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One of best illustrations of power of "inside-out" came to me when I was a child. I went to see movie Papillon. For those not familiar with this story, Henri Charriere was a Frenchman who was convicted in 1931 of a murder he did not commit. Sentenced to life imprisonment, he spent 12 years in penal colony of French Guiana. After eight unsuccessful attempts to escape, he finally got away to Venezuela. More than 20 years later, when he was 60, Charriere wrote his story, which became an international best seller and was made into a movie. One scene from movie has stuck with me all these years. Charriere was locked in a dark, small cell in solitary confinement almost 24 hours a day. The only living things sharing tiny prison cell with him were roaches. He chose to make these roaches his "friends" and actually looked forward to seeing them on occasions when a beam of light would come into his cell so he could see.
Now, if you're like me, I was taught that roaches were not my friends. This scene in movie taught me a very important lesson in life: It is not our circumstances that make or break us, but rather our response to those circumstances. Jack Canfield illustrates this beautifully in his book, How to Build High Self-Esteem, by sharing this simple equation: E (experience) + R (response) = O (outcome).
In Charriere's case, experience was that he was imprisoned in solitary confinement in a very small roach- infested cell with little or no light. The response was that he chose to think of roaches as welcomed guests in his home -- his way of honoring his own value of having companionship in his life. The outcome was that he was able to maintain his sanity by inviting roaches to provide him with companionship he so desperately craved while in solitary confinement. Had Charriere's response been different, I'm certain he would have experienced a completely different outcome. As I recall, movie paralleled Charriere's life with that of another prisoner in same penal colony. Although two prisoners shared similar experiences, their responses were quite different. The other man ended up losing his sanity and dying during an attempt to escape.
Although we may never find ourselves in Charriere's circumstances, I believe most of us are mentally imprisoned by our own response to experiences in our lives. When we experience emotions like fear, anger, and jealousy, we have chosen thoughts that put us in smallest of jail cells. These emotions completely paralyze our freedom of choice.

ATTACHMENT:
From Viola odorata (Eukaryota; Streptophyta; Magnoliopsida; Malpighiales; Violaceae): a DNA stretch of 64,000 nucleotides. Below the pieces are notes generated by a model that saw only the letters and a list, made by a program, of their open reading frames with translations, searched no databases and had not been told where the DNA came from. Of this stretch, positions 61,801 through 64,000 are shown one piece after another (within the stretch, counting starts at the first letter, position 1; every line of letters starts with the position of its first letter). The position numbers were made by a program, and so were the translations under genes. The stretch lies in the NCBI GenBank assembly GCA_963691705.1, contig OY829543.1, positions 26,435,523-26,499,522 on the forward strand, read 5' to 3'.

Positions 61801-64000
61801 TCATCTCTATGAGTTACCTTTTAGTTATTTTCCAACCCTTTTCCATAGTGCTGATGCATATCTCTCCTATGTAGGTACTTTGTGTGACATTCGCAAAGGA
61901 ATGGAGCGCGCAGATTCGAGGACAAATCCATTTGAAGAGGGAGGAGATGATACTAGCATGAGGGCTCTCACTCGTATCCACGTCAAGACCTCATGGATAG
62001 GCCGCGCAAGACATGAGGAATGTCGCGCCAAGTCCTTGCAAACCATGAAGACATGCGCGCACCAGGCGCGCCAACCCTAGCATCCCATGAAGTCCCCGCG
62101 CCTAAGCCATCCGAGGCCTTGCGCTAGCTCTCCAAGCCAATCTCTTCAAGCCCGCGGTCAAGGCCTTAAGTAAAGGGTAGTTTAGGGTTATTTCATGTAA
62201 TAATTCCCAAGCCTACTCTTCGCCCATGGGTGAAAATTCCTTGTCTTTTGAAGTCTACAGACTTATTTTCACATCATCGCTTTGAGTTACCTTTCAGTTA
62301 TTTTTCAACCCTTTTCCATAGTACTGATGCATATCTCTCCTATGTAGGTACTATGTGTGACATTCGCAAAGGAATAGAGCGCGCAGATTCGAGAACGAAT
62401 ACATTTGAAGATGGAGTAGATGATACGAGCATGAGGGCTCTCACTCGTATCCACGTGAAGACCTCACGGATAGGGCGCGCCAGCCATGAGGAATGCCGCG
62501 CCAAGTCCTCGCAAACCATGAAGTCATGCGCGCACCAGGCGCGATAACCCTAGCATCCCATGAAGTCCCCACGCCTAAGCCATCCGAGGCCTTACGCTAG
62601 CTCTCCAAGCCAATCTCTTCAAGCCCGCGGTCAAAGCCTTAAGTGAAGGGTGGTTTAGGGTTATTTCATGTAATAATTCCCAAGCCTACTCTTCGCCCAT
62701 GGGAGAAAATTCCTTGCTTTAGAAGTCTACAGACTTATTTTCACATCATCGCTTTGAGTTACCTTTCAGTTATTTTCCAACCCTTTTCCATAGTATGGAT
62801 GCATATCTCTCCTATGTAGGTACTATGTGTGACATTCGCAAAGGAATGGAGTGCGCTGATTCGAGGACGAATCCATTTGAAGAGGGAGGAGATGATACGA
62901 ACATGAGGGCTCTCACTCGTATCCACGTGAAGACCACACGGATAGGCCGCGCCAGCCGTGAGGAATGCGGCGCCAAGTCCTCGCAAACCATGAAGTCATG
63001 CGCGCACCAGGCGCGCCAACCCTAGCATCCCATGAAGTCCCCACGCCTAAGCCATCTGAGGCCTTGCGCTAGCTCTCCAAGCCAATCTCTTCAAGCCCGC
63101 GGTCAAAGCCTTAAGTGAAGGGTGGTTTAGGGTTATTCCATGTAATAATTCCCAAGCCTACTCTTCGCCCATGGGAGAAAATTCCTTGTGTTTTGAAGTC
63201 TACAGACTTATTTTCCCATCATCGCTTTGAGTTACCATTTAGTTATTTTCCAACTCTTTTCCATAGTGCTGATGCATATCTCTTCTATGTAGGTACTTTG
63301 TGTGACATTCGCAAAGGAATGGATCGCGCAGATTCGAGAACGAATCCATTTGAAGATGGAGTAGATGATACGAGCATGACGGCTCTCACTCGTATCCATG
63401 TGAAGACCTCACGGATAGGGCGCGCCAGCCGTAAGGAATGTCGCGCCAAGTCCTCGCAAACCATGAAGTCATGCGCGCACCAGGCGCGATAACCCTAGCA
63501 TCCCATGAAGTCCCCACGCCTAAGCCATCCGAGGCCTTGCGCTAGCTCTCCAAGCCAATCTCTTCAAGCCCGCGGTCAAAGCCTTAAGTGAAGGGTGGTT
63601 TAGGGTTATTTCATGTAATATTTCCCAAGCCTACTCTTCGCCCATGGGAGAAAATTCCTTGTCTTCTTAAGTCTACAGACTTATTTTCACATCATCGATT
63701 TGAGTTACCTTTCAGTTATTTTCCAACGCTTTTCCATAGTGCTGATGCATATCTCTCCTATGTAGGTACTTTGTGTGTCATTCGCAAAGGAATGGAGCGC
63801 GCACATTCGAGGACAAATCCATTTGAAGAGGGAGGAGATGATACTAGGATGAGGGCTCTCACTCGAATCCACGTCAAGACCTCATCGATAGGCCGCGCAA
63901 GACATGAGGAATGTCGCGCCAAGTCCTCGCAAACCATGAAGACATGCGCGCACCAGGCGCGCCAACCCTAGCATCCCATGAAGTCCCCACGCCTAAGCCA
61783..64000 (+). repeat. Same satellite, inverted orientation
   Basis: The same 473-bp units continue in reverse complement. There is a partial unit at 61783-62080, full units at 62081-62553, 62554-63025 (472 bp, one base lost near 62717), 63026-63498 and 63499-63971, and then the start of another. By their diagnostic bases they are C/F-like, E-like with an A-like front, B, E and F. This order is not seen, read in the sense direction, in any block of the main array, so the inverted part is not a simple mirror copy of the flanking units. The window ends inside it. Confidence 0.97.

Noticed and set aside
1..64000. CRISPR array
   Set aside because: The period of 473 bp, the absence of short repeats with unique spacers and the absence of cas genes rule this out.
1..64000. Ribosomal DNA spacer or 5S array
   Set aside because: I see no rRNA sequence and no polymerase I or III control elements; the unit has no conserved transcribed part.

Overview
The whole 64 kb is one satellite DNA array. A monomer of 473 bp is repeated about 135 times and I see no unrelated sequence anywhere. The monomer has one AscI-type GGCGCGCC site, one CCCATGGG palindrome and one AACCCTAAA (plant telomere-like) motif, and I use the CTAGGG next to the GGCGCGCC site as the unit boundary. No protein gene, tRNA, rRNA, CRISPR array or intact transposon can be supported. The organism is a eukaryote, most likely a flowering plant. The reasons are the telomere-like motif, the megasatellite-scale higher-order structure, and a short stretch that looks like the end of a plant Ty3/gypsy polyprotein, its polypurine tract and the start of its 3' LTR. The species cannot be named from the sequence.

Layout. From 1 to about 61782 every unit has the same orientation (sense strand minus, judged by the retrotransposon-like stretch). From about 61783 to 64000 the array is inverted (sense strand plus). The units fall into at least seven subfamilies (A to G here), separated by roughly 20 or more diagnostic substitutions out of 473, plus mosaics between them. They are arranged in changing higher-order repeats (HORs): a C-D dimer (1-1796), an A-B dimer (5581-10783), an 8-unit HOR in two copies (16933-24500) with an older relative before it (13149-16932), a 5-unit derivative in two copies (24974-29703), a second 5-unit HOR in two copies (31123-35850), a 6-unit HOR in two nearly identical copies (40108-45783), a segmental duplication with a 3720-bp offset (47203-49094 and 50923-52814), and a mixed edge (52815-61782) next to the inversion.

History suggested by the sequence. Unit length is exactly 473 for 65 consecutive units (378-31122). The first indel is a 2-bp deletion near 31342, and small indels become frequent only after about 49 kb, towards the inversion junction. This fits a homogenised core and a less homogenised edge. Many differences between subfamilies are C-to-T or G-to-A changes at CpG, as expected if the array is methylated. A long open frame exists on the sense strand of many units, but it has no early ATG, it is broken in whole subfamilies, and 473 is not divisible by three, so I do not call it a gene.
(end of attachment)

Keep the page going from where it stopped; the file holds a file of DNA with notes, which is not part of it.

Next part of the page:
We have ability to be completely at choice about how we see things, how we feel, and what we do as a result. In Stephen Covey's book, The Seven Habits of Highly Effective People, he explains how these things are all connected: Our paradigms -- lens through which we view things -- inform our thoughts. Our thoughts inform our feelings. Our feelings inform our response. Our response affects outcome. This explains how two people working from different paradigms can experience same event and yet experience completely different outcomes. To illustrate, Stephen Covey tells of an experience he once had:
Mr. Covey was sitting on a New York subway one quiet Sunday morning when a man and his children got on his subway car. The man sat down next to Covey and closed his eyes, while his children immediately began yelling back and forth, throwing things, and even grabbing people's papers. Although children were being very disruptive, father made no attempt to control his kids. It appeared that he was oblivious to situation. Covey grew more irritated by minute. Clearly everyone else on subway felt irritated, too. So Covey finally turned to man and said, "Sir, your children are really disturbing a lot of people. I wonder if you couldn't control them a little more?" The father lifted his gaze as he became conscious to situation, and he said, "Oh, you're right. I guess I should do something about it. We just came from hospital where their mother died about an hour ago. I don't know what to think, and I guess they don't know how to handle it either." At this point, Covey shifted from feeling irritated and judgmental to feeling compassion, concern, and empathy. In other words, as Covey got more information, it shifted his paradigm, which shifted way he thought about situation, which shifted his feelings about man and his children. And all of these shifts helped Covey to choose a different response, which changed outcome for both Covey and other man.
Kathy Paauw, a certified business/personal coach and organizing/productivity consultant, specializes in helping busy executives, professionals, and entrepreneurs declutter their schedules, spaces and minds. Contact her at email@example.com or visit her website at http://www.orgcoach.net and learn how you can Find ANYTHING in 5 Seconds --Guaranteed!